"The Bottom Billion" is a book by Paul Collier that explores the reasons why the poorest billion people in the world are failing to progress despite international aid and support. It provides an analysis of the traps these countries are stuck in and proposes solutions to help them escape poverty.
The target group for "The Bottom Billion" is likely individuals interested in global economics, poverty, and development, including students, researchers, and policy makers.Buy the book
The "bottom billion" the "bottom billion," is stuck in poverty, falling further behind as the rest of the world prospers.
The "bottom billion" countries are trapped in poverty due to a vicious cycle of conflict, resource dependence, geographical disadvantages, and poor governance.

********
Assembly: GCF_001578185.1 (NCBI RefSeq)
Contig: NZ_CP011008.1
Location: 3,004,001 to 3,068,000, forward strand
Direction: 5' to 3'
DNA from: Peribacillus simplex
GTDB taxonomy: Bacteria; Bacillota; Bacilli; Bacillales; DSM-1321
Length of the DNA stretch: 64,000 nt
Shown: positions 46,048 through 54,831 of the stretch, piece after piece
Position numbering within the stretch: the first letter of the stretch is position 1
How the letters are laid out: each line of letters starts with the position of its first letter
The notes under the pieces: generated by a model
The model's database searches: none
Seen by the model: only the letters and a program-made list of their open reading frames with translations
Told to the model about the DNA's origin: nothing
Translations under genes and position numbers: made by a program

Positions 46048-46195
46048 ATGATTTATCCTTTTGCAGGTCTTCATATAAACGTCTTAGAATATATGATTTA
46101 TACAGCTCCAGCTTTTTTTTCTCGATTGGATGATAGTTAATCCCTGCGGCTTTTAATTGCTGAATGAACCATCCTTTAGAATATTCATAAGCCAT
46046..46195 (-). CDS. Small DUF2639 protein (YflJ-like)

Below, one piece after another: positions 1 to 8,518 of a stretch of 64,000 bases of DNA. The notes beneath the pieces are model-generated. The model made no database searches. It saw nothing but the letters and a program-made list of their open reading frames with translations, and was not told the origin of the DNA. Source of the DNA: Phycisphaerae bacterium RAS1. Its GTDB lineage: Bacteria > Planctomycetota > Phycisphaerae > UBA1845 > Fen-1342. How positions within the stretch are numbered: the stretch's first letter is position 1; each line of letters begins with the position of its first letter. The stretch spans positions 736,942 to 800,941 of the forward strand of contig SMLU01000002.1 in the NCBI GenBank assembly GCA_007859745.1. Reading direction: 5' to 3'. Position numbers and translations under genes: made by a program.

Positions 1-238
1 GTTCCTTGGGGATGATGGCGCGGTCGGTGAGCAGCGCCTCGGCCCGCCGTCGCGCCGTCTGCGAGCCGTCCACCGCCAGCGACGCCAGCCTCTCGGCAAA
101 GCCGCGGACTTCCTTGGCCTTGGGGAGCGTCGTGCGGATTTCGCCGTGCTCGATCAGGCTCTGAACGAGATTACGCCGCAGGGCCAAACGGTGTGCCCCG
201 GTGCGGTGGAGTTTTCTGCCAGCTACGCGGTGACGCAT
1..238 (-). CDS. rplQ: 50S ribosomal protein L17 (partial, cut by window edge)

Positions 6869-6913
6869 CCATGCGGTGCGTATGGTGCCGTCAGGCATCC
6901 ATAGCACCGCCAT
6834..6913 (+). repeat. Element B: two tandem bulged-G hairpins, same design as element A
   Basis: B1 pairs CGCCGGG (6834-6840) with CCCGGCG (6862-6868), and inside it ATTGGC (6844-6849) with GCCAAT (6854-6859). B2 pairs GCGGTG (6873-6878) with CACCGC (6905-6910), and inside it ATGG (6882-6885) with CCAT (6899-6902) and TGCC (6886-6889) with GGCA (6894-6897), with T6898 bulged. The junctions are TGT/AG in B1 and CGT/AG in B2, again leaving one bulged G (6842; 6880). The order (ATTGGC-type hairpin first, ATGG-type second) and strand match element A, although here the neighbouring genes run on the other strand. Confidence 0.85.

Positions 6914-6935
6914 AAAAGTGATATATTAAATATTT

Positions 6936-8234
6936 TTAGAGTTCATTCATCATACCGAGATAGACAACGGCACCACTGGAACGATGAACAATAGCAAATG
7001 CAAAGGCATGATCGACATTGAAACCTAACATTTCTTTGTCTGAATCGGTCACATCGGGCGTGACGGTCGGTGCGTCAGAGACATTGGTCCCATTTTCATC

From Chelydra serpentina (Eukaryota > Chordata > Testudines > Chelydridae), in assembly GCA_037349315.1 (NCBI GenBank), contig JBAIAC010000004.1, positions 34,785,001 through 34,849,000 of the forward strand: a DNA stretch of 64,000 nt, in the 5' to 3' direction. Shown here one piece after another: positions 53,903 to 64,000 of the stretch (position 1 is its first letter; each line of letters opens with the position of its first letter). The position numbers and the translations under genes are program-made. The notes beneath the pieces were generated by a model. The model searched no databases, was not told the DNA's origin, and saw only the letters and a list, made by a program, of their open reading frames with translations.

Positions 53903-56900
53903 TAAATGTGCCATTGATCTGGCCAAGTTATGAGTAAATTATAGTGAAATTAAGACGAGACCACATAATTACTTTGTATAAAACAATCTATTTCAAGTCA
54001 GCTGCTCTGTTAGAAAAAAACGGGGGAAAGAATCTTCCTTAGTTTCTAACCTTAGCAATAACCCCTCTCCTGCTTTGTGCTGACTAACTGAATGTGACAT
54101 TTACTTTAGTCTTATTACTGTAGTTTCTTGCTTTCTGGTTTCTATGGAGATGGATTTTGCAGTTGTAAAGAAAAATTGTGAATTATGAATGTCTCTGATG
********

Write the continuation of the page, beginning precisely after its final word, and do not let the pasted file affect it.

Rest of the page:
Globalization has reinforced poverty in the "bottom billion" countries.
Combining aid, military intervention, international laws, norms, and trade policy is needed to reverse the marginalization of the world's poorest countries.
"The Bottom Billion" by Paul Collier is a comprehensive analysis of the economic and social challenges faced by the poorest billion people in the world, primarily residing in 58 countries. Collier argues that these countries are trapped in one or more of four traps: conflict, natural resources, being landlocked with bad neighbors, and bad governance. He suggests that aid alone is not enough to help these countries escape these traps. Instead, a combination of aid, military intervention, laws and charters, and trade policies is required.
Paul Collier is a British economist specializing in the economic causes and consequences of civil wars, poverty, and development in Africa. He is a professor of economics and public policy in the Blavatnik School of Government at the University of Oxford.
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